The pressures of a hiring manager can vary from day to day, however when a critical position opens up an almost immediate thought is how is this vacancy going to affect the organization and how can we fill this position quickly and effectively.
When looking at filling critical positions you may consider a few different hiring approaches:
Hiring internal candidates usually results in a win-win for the both the company and the candidate. The company does not have to worry about onboarding and getting someone immersed into their company culture and the candidate feels eager to take on a new challenge.
Internal hiring is becoming more and more common in companies as they view it as a way to keep top talent engaged at their organization, however it does not mean it is always the best hiring approach for your open positions. If your organization is lacking specific skills which are needed but currently unavailable, if you are looking to bring in new ideas and perspectives, if your culture has in-depth processes in place which support onboarding and training, and if you are experiencing high turnover you may be better off looking outside of your current organization’s walls.
Consider these points when contemplating hiring internally for your next critical opening:
- Does the internal candidate represent the best in the field or are you settling with what you already know?
- Will the internal candidate look at the job change as a promotion or simply a shift in responsibility? A shift in responsibility does not guarantee your employee will be there long-term.
- Was the internal candidate being targeted for a promotion or shift in responsibility before the critical position became available?
- Did the internal candidate approach you or did you approach them?
- Who will take over the job responsibilities of the internal candidate if they were to take on the open position?
The Post and Coast Strategy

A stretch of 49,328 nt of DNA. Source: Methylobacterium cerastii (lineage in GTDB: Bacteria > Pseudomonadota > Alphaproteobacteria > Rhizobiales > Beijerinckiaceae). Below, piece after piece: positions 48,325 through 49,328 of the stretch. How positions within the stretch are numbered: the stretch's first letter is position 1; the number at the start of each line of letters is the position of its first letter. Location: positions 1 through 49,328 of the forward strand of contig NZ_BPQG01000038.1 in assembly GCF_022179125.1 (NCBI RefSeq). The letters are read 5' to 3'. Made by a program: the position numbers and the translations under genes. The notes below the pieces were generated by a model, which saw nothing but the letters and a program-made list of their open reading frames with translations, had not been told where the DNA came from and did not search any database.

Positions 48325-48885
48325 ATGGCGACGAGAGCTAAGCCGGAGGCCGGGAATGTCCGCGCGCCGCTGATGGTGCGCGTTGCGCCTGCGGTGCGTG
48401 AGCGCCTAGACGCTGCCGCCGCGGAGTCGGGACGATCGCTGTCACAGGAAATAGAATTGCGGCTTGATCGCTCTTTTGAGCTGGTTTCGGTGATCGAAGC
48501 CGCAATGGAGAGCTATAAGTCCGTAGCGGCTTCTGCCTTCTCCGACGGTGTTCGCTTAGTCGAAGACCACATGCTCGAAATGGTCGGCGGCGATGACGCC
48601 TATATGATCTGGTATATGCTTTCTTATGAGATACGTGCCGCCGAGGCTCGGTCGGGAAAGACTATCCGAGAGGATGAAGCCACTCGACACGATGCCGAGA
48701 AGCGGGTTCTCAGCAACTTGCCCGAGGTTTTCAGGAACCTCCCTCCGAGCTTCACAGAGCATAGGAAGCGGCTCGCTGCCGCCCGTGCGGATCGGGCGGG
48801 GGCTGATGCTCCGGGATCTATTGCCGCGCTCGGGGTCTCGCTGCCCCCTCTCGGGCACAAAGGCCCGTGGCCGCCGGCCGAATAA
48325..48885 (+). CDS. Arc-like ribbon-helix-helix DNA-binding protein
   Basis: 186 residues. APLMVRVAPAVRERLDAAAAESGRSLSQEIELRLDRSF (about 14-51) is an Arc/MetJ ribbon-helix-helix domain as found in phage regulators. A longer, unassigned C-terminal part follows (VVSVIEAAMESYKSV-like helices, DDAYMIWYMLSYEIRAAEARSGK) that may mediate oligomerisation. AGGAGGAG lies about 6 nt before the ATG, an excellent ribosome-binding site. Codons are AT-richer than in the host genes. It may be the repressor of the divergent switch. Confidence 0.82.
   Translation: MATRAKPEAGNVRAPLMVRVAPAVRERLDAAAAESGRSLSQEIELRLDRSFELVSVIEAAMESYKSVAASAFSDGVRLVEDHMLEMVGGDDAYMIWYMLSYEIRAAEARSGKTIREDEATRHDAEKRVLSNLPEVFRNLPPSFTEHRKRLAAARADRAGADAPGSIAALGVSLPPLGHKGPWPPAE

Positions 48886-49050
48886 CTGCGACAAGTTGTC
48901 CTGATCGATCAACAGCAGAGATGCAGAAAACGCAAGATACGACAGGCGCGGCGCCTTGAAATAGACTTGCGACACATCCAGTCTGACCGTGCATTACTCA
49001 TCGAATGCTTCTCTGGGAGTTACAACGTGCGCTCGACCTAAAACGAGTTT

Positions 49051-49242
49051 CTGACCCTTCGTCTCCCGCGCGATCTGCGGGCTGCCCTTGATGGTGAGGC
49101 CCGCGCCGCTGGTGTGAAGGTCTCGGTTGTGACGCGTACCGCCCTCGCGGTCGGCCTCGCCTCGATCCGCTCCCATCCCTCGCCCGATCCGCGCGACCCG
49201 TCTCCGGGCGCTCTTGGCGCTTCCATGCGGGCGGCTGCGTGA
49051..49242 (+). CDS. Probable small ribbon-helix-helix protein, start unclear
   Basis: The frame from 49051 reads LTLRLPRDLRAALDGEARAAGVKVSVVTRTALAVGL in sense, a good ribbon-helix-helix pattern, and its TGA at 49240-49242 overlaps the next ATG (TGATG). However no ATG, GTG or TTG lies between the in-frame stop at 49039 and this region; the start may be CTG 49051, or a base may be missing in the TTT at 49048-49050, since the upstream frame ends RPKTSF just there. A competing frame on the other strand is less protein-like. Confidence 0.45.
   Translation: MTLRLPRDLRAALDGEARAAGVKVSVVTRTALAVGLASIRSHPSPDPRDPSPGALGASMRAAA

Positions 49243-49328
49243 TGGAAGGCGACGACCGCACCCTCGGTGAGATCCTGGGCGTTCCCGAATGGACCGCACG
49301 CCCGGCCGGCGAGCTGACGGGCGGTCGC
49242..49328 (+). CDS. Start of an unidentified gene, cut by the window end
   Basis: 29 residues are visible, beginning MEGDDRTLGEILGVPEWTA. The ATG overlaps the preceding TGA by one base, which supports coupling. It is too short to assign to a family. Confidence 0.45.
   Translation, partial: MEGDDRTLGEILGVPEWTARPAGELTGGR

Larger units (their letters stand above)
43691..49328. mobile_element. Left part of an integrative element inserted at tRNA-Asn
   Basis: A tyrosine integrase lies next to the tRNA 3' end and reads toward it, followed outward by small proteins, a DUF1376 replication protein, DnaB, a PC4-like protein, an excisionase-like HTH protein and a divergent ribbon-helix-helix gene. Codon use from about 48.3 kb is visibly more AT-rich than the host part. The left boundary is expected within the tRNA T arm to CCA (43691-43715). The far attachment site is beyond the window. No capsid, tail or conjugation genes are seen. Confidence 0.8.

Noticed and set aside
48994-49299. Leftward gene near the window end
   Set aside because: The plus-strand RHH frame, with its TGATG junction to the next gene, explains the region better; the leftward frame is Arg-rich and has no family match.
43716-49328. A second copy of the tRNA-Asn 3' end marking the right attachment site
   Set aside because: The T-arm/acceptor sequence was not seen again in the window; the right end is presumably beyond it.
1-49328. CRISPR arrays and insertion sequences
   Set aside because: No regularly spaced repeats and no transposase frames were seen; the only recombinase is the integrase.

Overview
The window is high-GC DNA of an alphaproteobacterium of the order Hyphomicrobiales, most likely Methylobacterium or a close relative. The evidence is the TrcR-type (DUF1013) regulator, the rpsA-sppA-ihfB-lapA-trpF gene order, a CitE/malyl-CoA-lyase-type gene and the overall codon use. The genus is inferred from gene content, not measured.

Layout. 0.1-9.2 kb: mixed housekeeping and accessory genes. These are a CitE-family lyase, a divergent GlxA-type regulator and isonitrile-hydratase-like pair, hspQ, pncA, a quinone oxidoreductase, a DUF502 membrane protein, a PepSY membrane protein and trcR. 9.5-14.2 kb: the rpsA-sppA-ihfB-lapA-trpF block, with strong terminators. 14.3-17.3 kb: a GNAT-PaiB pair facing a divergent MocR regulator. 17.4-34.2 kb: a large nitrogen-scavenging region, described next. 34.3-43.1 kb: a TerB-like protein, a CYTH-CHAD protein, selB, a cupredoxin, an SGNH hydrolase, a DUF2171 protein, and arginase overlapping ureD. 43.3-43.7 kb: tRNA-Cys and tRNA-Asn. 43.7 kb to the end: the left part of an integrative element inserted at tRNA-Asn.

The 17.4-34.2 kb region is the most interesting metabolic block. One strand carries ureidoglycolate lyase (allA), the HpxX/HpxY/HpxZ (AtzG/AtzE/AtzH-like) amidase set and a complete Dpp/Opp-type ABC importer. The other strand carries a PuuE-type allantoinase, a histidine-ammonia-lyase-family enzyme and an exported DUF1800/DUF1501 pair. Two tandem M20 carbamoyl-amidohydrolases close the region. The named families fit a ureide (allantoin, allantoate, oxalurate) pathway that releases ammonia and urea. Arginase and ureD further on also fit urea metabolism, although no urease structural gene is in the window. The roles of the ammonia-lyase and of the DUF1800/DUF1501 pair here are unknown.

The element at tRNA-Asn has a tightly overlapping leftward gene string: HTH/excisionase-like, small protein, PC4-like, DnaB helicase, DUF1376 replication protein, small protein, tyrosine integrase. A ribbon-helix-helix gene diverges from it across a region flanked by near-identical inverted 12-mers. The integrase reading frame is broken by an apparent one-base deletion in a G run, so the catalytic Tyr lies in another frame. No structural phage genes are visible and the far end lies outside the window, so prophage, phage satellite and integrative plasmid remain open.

Maybe there is no one who is a good fit internally and you decided to look externally for your next hire. You do not have the time to put in the hours to find top talent for your open positions so you flood the job boards in hopes to find that perfect hire, also called the “post and coast” strategy.
Posting and coasting creates a database of active candidates, candidates who are actively looking for a new career and may be applying to more than just your job posting which can create a variety of negative outcomes for you.
- The average active candidate applies to 2-3 jobs per week.
- By targeting active candidates, you are creating an environment where you may not be their first option, but you are an option.
- Active candidates can have multiple interviews and may already have offers on the table; it is not uncommon for offers to be used against each other for negotiating purposes.
- Declined offers are not uncommon, going through the entire interviewing process for a candidate and having a declined offer can be discouraging.
- Active candidates make up 30% of the global workforce; what about the other 70%?
Passive Candidate Recruitment
Skillfully targeting passive candidates means focusing on the top 25% of the talent market. Passive candidates are not actively looking and are content in their current position. Passive candidates make up 70% of the global workforce.
Passive candidates aren’t scouring job boards looking for the next step in their career, they must be sought out, sourced, and connected with so they can share their story. The Passive approach takes active listening, while you are ultimately selling your company and position, they have no reason to leave their current job so you need to listen to discover what their career goals are, what they may be lacking in their current situation and how your open position fits their needs.
Passive candidate recruitment takes time so it is important to remember the right hire saves time and money, while a quick wrong hire can cost a lot of money and can cause more harm to your organization overall.
- Passive candidates aren’t applying to jobs, if they are genuinely interested in your position and company it’s because it’s where they see themselves growing and making an impact.
- They normally do not have a timeline, interview processes can range from 8 to 60 days depending on the position and industry. This does not mean you can take several months to make an offer, however this can allow you to be more confident in your hiring decisions.
- You are hiring the best candidate for the job and not only picking the best from the pool of applicants who applied to the job.
- You are showing genuine interest right from the start by initiating the conversation, the selling starts with you as an organization vs. the candidate stating their elevator pitch.
No matter which hiring approach you decide to utilize, remember the easiest and least expensive route is not always the best solution. With a national unemployment rate of 3.8%, according to the Bureau of Labor Statistics, you are going to have to implement a variety of strategies to secure the best talent in the market. The Overture Group understands the importance and urgency in filling your critical positions, we utilize our vast network of professionals, conduct multiple thorough interviews, and skillfully find and secure those passive candidates for you to ensure you are getting the best candidates for your team.